United Nations chief urges dialogue in talks with N. Korea ceremonial leader

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South Korean President Moon Jae-in met North Korean leader Kim Jong Un's sister on Saturday, hoping to translate Olympics detente into meaningful progress towards resolving a tense standoff over the North's nuclear and missile programmes.

All broke out in broad smiles.

Kim Jong Un's sister, Kim Yo Jong, was there - the first member of the North's ruling family to visit the South since 1953.

Sporting diplomacy took place alongside kicking, screaming and flying planks of wood here today as North and South Korean athletes combined in a joint taekwondo demonstration here today. It was not immediately known what they said, but all of them were smiling. But the prospect could sow division between the dovish leader, who has long argued for engagement with the nuclear-armed North to bring it to the negotiating table, and US President Donald Trump, who past year traded personal insults and threats of war with Kim. It's a high-stakes manoeuvre by Moon, and who knows how the coming month may change relations across the 38th Parallel that divides the two Koreas - it may bring the Cold War that still lingers in the Korean peninsula down a notch or two, perhaps even more, or the situation may revert to unyielding hostility.

Moon has said he hopes to be able to set the conditions to hold a summit between the two leaders in the North. There was another handshake. Forty-six members of its crew were killed in an attack a South Korean, U.K. and USA investigation showed was carried out by the North.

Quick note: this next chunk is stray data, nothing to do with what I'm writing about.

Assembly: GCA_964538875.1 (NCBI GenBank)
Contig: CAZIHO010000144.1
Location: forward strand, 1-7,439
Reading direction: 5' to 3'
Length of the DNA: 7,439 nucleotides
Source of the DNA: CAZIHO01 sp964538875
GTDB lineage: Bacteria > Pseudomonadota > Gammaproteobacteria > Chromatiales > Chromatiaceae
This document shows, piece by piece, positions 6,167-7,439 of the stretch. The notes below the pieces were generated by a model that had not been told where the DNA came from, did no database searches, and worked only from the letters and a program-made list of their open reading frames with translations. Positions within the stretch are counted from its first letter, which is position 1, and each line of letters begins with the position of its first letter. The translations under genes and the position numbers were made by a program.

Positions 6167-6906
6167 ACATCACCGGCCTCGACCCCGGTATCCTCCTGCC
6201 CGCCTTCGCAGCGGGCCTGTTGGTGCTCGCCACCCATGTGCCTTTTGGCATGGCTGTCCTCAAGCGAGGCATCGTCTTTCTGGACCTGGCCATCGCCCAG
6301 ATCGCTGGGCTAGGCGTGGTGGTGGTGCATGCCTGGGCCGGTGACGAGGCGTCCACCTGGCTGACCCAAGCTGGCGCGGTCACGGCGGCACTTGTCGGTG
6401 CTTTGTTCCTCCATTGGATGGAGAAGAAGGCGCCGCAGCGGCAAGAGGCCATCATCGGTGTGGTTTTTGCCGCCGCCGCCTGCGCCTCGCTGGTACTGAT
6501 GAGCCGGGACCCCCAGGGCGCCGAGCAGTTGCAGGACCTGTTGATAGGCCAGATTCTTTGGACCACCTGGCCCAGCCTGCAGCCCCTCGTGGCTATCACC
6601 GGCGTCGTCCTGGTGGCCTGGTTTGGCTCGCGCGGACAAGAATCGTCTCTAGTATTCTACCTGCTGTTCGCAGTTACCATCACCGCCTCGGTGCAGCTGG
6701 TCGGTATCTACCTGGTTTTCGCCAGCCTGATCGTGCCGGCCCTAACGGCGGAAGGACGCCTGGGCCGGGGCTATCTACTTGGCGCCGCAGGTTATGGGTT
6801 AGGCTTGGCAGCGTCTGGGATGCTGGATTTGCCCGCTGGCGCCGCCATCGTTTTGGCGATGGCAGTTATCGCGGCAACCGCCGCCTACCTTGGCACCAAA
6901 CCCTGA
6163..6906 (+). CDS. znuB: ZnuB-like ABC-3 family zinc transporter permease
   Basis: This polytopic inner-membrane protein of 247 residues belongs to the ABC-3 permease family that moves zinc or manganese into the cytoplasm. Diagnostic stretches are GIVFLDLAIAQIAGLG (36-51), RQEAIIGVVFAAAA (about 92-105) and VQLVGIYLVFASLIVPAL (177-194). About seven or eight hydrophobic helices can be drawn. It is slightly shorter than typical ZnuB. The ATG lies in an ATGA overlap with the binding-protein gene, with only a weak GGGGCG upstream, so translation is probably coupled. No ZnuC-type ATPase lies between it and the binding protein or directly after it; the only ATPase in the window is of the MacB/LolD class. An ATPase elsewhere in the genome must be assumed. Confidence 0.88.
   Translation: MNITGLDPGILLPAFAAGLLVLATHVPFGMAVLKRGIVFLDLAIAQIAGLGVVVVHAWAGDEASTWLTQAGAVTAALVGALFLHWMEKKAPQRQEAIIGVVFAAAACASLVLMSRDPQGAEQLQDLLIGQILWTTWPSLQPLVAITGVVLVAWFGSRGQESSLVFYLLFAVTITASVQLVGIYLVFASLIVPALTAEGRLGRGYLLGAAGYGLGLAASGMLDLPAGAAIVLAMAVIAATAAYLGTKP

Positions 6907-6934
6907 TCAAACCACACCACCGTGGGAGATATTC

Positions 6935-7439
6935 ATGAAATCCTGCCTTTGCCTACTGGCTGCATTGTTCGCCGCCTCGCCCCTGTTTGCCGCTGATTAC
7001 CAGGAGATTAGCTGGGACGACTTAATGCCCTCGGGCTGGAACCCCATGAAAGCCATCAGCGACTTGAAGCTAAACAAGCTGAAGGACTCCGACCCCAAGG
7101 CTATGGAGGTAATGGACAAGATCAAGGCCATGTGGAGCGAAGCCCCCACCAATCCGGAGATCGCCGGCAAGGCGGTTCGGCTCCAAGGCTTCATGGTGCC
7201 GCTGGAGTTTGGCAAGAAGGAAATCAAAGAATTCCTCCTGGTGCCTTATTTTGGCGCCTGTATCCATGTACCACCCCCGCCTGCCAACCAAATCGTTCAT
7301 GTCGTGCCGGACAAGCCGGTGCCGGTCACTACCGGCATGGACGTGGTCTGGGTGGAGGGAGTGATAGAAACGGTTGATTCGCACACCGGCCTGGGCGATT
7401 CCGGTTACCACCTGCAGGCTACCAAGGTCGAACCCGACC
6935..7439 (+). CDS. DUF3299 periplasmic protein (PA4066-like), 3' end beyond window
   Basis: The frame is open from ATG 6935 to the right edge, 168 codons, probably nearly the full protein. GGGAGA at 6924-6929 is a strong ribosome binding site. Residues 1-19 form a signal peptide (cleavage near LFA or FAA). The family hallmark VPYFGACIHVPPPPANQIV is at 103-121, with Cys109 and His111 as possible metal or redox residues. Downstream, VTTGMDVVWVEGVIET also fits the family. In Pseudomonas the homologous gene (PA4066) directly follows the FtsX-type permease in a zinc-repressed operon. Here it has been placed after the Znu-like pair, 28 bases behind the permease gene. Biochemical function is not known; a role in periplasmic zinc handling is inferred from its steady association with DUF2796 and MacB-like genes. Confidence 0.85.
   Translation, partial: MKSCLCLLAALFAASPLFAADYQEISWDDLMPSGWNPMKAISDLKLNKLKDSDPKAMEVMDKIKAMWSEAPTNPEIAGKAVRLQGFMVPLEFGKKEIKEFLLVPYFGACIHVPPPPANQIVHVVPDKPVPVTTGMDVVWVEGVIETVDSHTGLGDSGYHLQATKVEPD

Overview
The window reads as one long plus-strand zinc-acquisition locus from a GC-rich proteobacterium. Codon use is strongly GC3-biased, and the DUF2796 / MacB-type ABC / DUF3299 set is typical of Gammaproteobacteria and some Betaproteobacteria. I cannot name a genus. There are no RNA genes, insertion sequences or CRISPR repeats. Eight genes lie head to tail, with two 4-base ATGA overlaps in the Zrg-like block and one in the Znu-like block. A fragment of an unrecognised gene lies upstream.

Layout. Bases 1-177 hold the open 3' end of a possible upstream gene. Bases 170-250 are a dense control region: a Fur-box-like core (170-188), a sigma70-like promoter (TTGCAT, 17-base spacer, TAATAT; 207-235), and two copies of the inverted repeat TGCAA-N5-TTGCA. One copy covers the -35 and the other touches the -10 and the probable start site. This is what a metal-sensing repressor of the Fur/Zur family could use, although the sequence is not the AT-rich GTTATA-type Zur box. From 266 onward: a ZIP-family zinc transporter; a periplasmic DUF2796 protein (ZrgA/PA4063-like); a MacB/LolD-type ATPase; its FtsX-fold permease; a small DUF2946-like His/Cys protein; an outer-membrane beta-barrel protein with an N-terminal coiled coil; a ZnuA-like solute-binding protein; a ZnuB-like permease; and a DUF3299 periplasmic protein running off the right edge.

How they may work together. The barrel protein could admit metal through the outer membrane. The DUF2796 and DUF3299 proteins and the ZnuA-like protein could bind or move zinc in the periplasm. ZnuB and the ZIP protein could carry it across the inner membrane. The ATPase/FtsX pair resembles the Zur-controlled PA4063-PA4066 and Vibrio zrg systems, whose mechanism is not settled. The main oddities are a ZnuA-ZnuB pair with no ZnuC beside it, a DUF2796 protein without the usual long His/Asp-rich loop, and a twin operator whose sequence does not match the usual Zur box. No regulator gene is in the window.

"We would like to send to the world (the message that) cooperation between Japan, the United States and South Korea is unshakable in the face of North Korea's threats" through the third meeting between the Japanese and South Korean leaders, Abe told reporters in Tokyo before his departure.

The famously isolationist nation is there as part of a unity banner with South Korea, with leader Kim Jong-Un's sister Kim Yo Jong making headlines with her public appearances in the South and at the events at the games.

Vice-President Mike Pence is trying to counter North Korean "propaganda" around the Winter Olympics with his own symbolism and rhetoric, shining a spotlight on the North's nuclear weapons program and human rights abuses.

The North Korean delegates later Saturday may attend the debut of the first-ever inter-Korean Olympic team at the women's ice hockey tournament in Gangneung. He wants them all to win medals.

A unified Korean women's ice hockey team, first of its kind in the Olympic history, has won the hearts of millions on Saturday night, despite a 8-0 loss to the Sochi bronze victor Switzerland in their debut at the PyeongChang Olympic Games.

The Winter Olympics opening ceremony took a political turn on Friday when a man impersonating US President Donald Trump and a man impersonating North Korean dictator Kim Jong-un crashed the party.

"This match is historic, it's very meaningful for Korea".

He has used the Winter Olympics, which opened in the South Korean area of Pyeongchang on Friday, as a springboard for detente with North Korea.

But Pence continued, calling the North Korean parade "an ongoing provocation". "VP stands and cheers for US athletes, VP hangs out with USA athletes instead of dining with Kim regime, VP does not applaud N. Korea or exchange pleasantries w/ the most oppressive regime on earth", Agen tweeted, with check marks next to each item.

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